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The Keckley Report

A Fresh Look at Physician Employment by Hospitals

By July 27, 2015March 1st, 2023No Comments

The following is an excerpt from Navigant Healthcare’s Pulse Weekly. Click here for a complete copy of this week’s article. 

Last week, Anthem announced it reached terms to acquire rival Cigna in a $54 billion acquisition. And in tandem, Aetna is pursuing Humana in a $37 billion transaction. Combined with United, the Big Three will have 2015 premium revenue of $386 billion and cover 122.5 million American enrollees. That’s 40% of total premiums and 45% of the insured population including those with private, Medicare, Medicaid, and military health coverage. Wow.

No wonder physicians are seeking security in hospital employed medical groups, and hospitals are consolidating to achieve scale. It’s healthcare’s version of Darwinism—the survival of the fittest requires adaptation.

Per Medscape’s 2014 analysis, physicians are adapting by becoming hospital employees in growing numbers due to the increasingly uncertain environment and burdensome administrative requirements in private practice. They’re not naïve: they acknowledge they’re trading autonomy for security, and in most cases, they’re cognizant that their income may be less in time. Nonetheless, more than 200,000 physicians in the U.S. are now employees, and three in four medical residents will start their career as employees of a medical group, hospital or faculty plan.

This trend toward physician employment in hospitals is accelerating at a time when the stakes for hospitals are at an all-time high. The headwinds facing hospitals are gargantuan—declining margins in the inpatient business, increased complexity in patient populations, escalating medical inflation costs for technologies, labor, drugs and supplies, increased competition from niche players carving away profitable service lines, heightened regulatory scrutiny around fraud and more. Add physician employment to the mix.

Here’s the challenge for hospitals: employing physicians is not a slam dunk, even if the market is benign about shared risk arrangements with payers. Physicians want clinical autonomy whether employed or not. Physicians want the technologies and tools that are required to ply their trade and they expect them to help, not hinder their work. Physicians want to be heard on matters of consequence to the entire organization, not just clinical issues de jour. Physicians want to be “in the room,” not outside looking in. Physicians want to be compensated for their experience and aptitude, not just their production. And they want to be aligned with a winning organization that’s recognized for quality and well-positioned long term.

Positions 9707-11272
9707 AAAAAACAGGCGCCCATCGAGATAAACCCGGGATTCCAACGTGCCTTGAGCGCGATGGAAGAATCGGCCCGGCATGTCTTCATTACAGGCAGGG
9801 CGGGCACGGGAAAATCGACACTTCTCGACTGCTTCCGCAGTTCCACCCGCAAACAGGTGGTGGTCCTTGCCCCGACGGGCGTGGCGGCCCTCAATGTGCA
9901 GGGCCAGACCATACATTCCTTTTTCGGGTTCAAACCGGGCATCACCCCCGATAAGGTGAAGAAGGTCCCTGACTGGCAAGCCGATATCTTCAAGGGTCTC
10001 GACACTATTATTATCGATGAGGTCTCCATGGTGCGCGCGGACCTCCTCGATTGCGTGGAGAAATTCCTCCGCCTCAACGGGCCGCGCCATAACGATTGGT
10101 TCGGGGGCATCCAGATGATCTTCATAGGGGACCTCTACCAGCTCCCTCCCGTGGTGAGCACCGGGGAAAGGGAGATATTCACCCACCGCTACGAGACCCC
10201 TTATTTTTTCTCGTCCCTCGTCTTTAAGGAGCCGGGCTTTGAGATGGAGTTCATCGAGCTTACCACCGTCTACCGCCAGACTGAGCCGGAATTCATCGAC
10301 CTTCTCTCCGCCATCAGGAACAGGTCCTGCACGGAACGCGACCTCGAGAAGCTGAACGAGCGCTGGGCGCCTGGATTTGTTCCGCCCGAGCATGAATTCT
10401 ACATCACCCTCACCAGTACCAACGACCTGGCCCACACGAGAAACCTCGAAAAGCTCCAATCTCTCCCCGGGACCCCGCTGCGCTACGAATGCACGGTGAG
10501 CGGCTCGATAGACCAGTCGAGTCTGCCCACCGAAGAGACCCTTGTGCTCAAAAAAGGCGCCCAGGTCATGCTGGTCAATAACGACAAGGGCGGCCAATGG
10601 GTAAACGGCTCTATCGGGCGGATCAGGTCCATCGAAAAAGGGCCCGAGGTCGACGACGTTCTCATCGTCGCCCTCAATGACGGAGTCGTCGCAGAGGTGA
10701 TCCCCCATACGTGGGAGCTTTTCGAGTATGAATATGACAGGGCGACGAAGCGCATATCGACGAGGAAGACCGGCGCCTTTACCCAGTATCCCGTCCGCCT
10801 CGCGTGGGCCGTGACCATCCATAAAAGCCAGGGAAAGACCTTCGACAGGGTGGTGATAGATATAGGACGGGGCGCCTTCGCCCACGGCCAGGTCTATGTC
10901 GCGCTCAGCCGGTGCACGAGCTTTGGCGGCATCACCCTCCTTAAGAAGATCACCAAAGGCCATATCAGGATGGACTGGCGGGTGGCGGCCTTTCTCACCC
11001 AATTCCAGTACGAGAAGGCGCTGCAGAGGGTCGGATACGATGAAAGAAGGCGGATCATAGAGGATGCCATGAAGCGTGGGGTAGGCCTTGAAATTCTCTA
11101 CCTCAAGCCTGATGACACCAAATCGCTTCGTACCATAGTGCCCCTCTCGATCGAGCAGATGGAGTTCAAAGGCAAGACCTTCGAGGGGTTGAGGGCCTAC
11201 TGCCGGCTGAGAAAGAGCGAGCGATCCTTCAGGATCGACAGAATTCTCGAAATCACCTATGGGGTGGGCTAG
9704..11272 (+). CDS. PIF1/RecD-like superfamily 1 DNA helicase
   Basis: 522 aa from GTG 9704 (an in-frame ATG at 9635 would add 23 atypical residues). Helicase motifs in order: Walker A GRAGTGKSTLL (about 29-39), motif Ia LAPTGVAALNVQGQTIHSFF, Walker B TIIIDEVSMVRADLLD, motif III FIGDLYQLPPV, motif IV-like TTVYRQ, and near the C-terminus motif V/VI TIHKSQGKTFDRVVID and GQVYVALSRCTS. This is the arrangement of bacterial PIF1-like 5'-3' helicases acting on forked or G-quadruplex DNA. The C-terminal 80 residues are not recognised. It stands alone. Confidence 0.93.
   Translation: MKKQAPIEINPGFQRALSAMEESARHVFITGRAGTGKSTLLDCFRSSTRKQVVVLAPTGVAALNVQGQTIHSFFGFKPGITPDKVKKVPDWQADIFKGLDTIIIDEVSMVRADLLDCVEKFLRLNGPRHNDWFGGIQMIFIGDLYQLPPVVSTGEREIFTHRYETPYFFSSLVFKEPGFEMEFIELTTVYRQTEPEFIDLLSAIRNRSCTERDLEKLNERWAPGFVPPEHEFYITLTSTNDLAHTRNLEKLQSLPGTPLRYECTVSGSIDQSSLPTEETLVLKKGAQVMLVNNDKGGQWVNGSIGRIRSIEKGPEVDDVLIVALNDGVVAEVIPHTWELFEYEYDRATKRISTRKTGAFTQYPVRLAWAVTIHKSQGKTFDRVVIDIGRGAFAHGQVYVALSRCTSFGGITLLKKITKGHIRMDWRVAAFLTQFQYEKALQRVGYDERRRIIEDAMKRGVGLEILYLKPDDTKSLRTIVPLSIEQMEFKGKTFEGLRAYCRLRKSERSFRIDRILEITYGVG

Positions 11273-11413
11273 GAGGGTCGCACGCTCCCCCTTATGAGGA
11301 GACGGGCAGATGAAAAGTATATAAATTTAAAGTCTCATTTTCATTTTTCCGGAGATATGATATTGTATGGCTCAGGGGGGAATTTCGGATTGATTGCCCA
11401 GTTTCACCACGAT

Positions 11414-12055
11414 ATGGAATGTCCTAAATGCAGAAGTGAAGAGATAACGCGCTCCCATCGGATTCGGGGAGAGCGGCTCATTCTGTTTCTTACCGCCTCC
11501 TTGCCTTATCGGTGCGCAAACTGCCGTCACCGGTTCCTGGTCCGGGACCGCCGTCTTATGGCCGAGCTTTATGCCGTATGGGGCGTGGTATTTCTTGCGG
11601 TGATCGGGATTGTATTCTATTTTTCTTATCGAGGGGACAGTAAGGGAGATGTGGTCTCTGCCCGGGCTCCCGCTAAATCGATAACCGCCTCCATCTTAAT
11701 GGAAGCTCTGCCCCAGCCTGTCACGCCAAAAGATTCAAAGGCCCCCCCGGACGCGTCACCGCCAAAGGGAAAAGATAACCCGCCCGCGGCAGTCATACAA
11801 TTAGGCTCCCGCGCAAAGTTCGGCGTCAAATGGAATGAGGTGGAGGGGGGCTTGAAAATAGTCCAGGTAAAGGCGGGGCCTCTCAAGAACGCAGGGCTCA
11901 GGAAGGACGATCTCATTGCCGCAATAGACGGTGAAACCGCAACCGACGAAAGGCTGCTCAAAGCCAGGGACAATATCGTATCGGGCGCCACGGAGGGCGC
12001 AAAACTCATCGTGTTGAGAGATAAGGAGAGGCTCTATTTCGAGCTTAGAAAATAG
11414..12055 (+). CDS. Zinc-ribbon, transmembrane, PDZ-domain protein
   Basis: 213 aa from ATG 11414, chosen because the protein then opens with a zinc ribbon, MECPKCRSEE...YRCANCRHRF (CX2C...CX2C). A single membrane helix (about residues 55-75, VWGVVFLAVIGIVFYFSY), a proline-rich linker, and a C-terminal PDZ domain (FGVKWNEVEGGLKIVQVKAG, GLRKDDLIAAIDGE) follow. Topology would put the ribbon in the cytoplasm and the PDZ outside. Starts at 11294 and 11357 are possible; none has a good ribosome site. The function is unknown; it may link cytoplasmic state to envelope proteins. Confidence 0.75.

In tandem with the Healthcare Financial Management Association, we gathered impressions from the administrators of 44 hospital sponsored group practices to see how their marriage with the hospital is working. Among items in the survey, we asked “what keeps you awake at night?” They’re losing sleep over 3 concerns:

Operations: “We worry about how to operate the group efficiently as payments shift from volume to value, margins shrink, and costs for information technology and labor increase. It’s a tough job, and it’s a different job than running the hospital.”

Compensation: “We worry about how to compensate doctors as the change from production to performance accelerates. Doctors like to “eat what they kill” and they expect to get paid well. Something’s gotta give.”

Recruitment: “We worry about how we will recruit new physicians to join the group and sustain its growth.”    

These concerns are understandable. And they also said the hospital is not addressing them as well as they desire.

According to B.E. Smith, the turnover rate for hospital CEOs is averaging nearly 20% annually. A contributing factor is physician relationships: they’re tense even in the best of situations. But the risks for CEOs goes well beyond physician employment, medical staff development, credentialing, shared risk arrangements, accountable care organizations, clinically integrated networks and operating losses resulting from practice operating deficits. The biggest risk is failure to build a viable physician enterprise that’s capable of competing on the basis of its demonstrated value—the best consumer experiences, the best prices, the best set of services and programs with the best outcomes.